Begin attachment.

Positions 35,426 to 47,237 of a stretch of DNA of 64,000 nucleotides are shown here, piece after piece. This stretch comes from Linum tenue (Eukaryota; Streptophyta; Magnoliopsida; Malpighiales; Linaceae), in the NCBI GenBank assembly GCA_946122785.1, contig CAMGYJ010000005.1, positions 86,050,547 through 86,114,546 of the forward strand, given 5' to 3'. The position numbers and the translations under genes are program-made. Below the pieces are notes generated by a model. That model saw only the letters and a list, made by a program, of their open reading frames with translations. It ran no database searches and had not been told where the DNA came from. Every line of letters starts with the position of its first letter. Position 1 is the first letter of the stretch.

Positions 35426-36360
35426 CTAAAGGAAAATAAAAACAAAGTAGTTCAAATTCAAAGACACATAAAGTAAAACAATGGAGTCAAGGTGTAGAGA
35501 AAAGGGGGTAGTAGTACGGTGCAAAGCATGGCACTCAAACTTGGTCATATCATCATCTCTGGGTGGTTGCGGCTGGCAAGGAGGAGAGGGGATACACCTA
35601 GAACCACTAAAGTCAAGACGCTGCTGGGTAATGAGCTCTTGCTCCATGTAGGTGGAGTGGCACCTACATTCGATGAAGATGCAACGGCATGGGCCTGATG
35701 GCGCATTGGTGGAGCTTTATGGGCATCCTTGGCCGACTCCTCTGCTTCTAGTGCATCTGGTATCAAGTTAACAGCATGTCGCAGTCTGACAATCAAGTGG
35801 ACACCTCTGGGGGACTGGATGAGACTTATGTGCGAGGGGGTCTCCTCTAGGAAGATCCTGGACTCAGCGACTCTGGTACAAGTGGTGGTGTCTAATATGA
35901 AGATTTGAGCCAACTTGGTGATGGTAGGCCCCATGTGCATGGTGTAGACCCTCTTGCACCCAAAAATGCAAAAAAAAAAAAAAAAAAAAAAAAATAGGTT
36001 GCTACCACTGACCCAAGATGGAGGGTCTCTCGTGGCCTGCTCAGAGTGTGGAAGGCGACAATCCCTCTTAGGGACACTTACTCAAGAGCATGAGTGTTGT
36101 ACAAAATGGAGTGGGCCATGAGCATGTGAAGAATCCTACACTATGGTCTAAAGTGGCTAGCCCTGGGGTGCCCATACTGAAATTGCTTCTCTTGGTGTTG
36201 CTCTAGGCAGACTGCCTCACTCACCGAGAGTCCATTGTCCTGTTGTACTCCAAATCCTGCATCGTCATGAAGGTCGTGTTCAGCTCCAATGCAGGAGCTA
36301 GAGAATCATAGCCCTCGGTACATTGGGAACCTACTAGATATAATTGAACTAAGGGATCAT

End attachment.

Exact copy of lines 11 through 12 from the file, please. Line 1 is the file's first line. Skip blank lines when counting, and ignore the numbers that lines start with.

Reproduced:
36201 CTCTAGGCAGACTGCCTCACTCACCGAGAGTCCATTGTCCTGTTGTACTCCAAATCCTGCATCGTCATGAAGGTCGTGTTCAGCTCCAATGCAGGAGCTA
36301 GAGAATCATAGCCCTCGGTACATTGGGAACCTACTAGATATAATTGAACTAAGGGATCAT